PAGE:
Ge-Ge Juices a crowd pleaser

Cate RocchiThe West Australian
Sue Dawes and Coralie Nix.
Camera IconSue Dawes and Coralie Nix. Credit: The West Australian

At a bustling women's field day in a Boyup Brook shearing shed recently, about 100 women chatted and caught up while many more people ran stalls.

One of the most popular was a noisy stall run by Coralie Nix.

With motor running, Mrs Nix was making juice from fruit and vegetables and had drawn a crowd. Cakes and scones were piled high next to urns bubbling nearby, but many gravitated towards the fresh juices.

It was Ge-Ge Juices' first public outing and Mrs Nix, a local grandmother, said it was successful.

"My mother used to juice when I was growing up and our fridge would often be full of carrots, Mum's favourite juice," she said.

Mrs Nix makes all kinds of juices for her large family.

She moved to a farm 28km south-east of Boyup Brook, from Perth, almost 29 years ago, after meeting husband Glenn, a Merino wool grower.

They have six children - Candice, Rachel, Jordan, Ethan, Mason and Mckenzi.

Mrs Nix said the children had all grown up and the youngest, Mckenzi, attended Denmark College of Agriculture.

Mrs Nix now focuses on her own business venture, fresh fruit and vegetable juices.

"The name, Ge-Ge Juices, came about when my first granddaughter, Ruby, started talking and couldn't say 'Granny'. She would call me 'Ge-Ge'," Mrs Nix said.

"Now, sometimes the grandkids call me 'Juice Granny'."

The women's field day was Ge-Ge Juices' first event and Mrs Nix said she hoped to be at other local venues around the district and neighbouring shires.

She recently attended Boyup Brook's Pumpkin Festival and will have a stall at the Saturday markets in Donnybrook soon.

There is also a small order for juices at a regular event run by a town yoga teacher.

While she has been excited by the initial public response to her business venture, Mrs Nix said her farm's isolation made it tricky to access customers and she would need to choose venues carefully.

But she intends to try her best to make Ge-Ge Juices profitable over the following year.

"I love the feeling of knowing I'm providing people with healthy, raw, cold-pressed juices," she said.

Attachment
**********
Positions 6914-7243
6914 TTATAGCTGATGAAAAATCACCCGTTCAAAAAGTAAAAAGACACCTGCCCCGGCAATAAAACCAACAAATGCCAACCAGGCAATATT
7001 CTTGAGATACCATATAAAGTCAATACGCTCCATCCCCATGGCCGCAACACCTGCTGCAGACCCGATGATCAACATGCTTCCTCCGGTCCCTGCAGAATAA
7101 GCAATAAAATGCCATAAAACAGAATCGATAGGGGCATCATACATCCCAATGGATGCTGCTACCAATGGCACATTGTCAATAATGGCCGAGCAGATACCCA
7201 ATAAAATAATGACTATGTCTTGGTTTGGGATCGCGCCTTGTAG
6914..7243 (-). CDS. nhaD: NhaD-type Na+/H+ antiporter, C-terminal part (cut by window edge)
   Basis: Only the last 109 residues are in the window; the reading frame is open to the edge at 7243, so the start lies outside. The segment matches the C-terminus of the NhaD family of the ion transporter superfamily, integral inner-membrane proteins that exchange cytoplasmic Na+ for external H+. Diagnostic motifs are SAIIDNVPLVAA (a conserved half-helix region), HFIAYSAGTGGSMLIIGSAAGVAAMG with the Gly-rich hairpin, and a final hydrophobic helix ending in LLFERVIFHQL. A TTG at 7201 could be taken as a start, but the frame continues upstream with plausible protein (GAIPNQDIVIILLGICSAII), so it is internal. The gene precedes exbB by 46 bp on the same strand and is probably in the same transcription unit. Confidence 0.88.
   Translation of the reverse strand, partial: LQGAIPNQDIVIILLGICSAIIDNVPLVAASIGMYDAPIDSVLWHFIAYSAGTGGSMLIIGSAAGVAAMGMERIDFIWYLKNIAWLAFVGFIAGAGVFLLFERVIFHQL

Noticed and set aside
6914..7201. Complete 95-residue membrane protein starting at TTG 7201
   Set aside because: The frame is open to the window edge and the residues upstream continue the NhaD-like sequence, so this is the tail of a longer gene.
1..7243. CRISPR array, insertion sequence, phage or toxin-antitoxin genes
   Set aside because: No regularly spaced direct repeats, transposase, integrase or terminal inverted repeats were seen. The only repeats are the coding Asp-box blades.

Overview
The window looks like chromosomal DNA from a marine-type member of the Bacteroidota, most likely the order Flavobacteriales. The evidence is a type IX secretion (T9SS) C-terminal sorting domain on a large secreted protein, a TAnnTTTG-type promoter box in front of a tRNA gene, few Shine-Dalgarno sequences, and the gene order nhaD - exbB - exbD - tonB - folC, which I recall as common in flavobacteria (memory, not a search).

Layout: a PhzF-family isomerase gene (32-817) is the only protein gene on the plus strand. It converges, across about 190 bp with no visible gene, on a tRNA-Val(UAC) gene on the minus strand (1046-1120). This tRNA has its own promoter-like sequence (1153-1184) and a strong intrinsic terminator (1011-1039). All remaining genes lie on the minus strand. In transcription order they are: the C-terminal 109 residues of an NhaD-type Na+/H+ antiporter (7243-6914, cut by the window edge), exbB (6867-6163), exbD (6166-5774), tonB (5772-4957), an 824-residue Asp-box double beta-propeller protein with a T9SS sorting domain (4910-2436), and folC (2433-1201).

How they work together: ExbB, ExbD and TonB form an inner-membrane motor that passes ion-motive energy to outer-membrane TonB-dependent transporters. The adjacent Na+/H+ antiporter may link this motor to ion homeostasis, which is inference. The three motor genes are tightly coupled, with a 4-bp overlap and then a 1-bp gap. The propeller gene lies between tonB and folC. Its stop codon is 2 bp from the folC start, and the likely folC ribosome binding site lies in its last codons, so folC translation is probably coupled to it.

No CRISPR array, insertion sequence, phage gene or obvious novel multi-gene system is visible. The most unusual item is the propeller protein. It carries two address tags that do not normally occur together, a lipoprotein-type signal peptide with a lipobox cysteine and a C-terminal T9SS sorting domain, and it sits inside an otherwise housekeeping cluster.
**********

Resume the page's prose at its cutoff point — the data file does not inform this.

The most popular combination is called "Radical Watermelon", which is watermelon, strawberries and lime. "That is the kids' favourite," Mrs Nix said.

Mrs Nix said another juice, 'The Greatest Green', was a beautiful cleansing juice with green vegetables, including broccoli.

Long-time friend Sue Dawes, of Kojonup, was on hand at the first stall.

"Sue helps me with my stall when she can, which is great, and it's a good excuse for us to have a girls' day out," Mrs Nix said.

Customers can have juice combinations or Mrs Nix juices special flavours on demand. Her personal favourite includes sweet potatoes and ginger.

Mrs Nix said she tried to buy local, fresh ingredients and use seasonal produce. Packaging comes in the form of compostable cups, lids and straws, or recyclable glass bottles.

Juices are raw, not treated, so Mrs Nix said customers received the full benefits of the juices.

Home sweet home *

At Mrs Nix's family farm in a beautiful cottage garden, there are brightly-coloured flowers and a pretty design leading to the veranda.

From a distance, the garden looks like a little green postage stamp, in paddocks of dusty brown.

Half a dozen dogs and a cat are on hand to greet visitors and several horses out the back trot up for a carrot.

Mrs Nix clearly enjoys the outdoors. "I love my cottage garden," she said. "With six kids, gardening was where I could walk around and feel at peace and escape for five minutes.

"I'm now interested in growing, eating and juicing more of my own produce from my vegie patch."

For her own juices, which she has several times a week, Mrs Nix tries to follow a 80 to 20 ratio - 80 per cent vegetables and 20 per cent fruit. However, she said Mr Nix preferred the fruitier versions.

There are pumpkin vines just outside the back door and other fruit and vegetables, including beetroot, lettuce, kale, strawberries and cucumbers.

Mrs Nix said she only used vegetables grown in her garden for personal consumption.

"The vegie patch is slowly going to overtake the cottage garden," she said.

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